PR Playbook for Landscape Contractors

Public relations (PR) is a very effective, low-cost way to market your service business. Many contractors think of PR as “sending press releases about design awards you’ve won.” But PR can be so much more.

Community Events

Get involved in local events such as trade shows, seminars, garden shows, house tours, etc. Invite your clients (and their friends) to join you, and alert the local papers. Aim to do two to four events a year.

Host Your Own Event

Don’t sit back and wait for a good event in your market area; set up your own. Successful ideas can be:

  • An open house at your shop
  • A party for your clients and contacts
  • A private tour of a local famous garden
  • A mini tradeshow you put on yourself

Invite clients, professional contacts, VIPs, prospects and the press.

Charity Work

This can range from offering your place up for a charity drive to offering up your services to your town or a local charity. Don’t wait to be asked; identify work you want to do, and approach the politician or organization in charge.

Leading contractors from across the country are doing great things for their communities on an ongoing basis. For example, read about how Tim Worrell and Beechwood Landscape Architecture & Construction of Southampton, NJ, designed and oversaw construction of the Fallen Heroes Memorial in Shamong, NJ, which was dedicated this past June. Also, be sure to listen to Daniel Currin of Greenscape Inc. in Holly Springs, NC, talk about a recent project his company did in conjunction with PLANET's Day of Service initiative this past April (greenindustrypros.com/10939523).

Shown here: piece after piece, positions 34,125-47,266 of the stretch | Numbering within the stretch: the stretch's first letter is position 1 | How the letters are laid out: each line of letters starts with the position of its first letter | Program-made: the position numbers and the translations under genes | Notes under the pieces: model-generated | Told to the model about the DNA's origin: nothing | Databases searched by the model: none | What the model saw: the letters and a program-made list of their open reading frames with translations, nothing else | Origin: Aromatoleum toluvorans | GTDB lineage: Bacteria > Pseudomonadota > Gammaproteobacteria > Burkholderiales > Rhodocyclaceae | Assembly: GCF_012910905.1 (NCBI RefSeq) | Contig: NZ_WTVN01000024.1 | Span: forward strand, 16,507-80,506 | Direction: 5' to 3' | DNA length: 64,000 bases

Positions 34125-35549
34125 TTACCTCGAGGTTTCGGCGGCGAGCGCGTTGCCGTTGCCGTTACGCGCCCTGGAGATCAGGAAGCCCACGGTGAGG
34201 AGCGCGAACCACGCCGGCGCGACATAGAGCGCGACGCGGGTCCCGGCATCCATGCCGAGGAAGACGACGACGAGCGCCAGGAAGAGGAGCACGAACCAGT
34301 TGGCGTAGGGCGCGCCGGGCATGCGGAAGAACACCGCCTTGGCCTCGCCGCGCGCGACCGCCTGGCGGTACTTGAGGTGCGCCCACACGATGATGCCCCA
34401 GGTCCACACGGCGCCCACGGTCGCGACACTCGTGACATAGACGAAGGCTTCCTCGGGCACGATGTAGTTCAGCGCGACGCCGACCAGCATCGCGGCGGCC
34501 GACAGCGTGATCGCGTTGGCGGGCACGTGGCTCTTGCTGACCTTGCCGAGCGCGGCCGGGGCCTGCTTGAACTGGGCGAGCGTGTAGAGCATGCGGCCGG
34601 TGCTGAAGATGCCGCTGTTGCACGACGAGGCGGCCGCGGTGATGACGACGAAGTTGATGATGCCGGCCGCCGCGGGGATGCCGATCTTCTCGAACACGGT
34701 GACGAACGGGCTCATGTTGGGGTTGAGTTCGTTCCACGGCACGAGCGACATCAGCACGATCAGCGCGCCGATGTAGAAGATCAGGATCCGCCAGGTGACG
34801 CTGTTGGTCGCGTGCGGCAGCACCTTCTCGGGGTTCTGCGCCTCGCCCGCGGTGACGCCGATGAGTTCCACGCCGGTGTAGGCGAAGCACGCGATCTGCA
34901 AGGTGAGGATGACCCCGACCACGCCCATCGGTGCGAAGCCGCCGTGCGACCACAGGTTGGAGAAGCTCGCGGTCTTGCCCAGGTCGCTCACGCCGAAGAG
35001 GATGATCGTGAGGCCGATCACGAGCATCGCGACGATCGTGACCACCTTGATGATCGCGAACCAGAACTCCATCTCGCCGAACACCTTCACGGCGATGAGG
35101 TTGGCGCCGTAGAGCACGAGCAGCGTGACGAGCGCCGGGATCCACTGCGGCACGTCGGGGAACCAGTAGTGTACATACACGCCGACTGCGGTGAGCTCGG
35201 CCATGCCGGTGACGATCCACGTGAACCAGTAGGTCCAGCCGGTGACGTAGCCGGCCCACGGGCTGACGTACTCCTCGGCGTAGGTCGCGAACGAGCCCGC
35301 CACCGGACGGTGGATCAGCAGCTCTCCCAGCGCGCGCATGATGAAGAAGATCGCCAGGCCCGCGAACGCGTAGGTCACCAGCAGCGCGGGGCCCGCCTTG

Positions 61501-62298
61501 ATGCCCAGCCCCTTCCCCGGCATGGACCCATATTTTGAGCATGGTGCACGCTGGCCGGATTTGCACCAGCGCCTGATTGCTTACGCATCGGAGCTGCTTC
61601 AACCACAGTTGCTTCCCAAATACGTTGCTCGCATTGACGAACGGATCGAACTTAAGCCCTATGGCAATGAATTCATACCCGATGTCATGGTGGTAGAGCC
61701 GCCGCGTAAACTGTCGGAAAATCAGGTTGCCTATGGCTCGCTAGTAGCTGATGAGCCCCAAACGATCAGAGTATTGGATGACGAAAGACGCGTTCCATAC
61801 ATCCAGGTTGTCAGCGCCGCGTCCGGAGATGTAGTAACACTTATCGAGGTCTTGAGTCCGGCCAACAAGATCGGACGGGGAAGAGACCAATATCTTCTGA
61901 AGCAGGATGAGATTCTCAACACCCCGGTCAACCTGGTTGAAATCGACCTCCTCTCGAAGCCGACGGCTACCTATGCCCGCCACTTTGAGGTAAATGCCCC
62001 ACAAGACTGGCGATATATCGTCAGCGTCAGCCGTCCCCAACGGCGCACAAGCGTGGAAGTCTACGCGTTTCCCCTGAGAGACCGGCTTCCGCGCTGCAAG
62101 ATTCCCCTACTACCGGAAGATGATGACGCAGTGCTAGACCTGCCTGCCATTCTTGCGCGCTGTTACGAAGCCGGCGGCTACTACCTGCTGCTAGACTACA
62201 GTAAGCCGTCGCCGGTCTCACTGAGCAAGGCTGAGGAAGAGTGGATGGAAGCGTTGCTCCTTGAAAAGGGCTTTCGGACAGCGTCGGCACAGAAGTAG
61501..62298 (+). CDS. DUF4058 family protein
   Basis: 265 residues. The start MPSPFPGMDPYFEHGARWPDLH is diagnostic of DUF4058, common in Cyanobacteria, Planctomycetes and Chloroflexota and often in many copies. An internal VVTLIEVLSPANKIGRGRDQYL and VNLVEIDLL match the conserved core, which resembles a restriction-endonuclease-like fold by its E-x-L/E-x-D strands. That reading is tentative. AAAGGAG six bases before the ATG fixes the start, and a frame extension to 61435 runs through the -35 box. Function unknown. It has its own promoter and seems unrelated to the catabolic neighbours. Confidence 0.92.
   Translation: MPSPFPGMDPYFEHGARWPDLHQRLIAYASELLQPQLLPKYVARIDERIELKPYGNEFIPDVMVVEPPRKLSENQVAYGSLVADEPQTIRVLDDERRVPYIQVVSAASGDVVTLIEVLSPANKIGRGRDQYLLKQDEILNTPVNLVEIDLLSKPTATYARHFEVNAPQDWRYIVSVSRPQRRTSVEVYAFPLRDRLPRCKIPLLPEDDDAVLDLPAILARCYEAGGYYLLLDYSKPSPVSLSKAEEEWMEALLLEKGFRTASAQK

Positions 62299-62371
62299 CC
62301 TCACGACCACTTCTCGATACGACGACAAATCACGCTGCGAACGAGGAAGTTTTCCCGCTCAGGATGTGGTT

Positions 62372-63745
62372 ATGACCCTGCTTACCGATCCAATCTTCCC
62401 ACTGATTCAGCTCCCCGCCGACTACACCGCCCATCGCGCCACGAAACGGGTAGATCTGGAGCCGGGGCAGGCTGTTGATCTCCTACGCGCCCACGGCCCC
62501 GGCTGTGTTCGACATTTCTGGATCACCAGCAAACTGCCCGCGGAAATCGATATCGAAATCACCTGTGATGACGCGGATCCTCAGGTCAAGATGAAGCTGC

Articles

Write articles on your area of expertise and offer them to local papers. Keep the topics timely and seasonal.

If you have good ideas but no time to write, you could hire a local editor to interview you and write the column for you. It could prove to be the best marketing investment you can make. Offer to become a columnist for a local newspaper or magazine, and turn this into a regular gig. It will pay off for those who persist.

Press Releases

Send press releases to your local newspaper(s) about your awards, product or technical innovations, recent hires and promotions, new clients, charity events, and other events discussed above. Set up a schedule and do six press releases a year.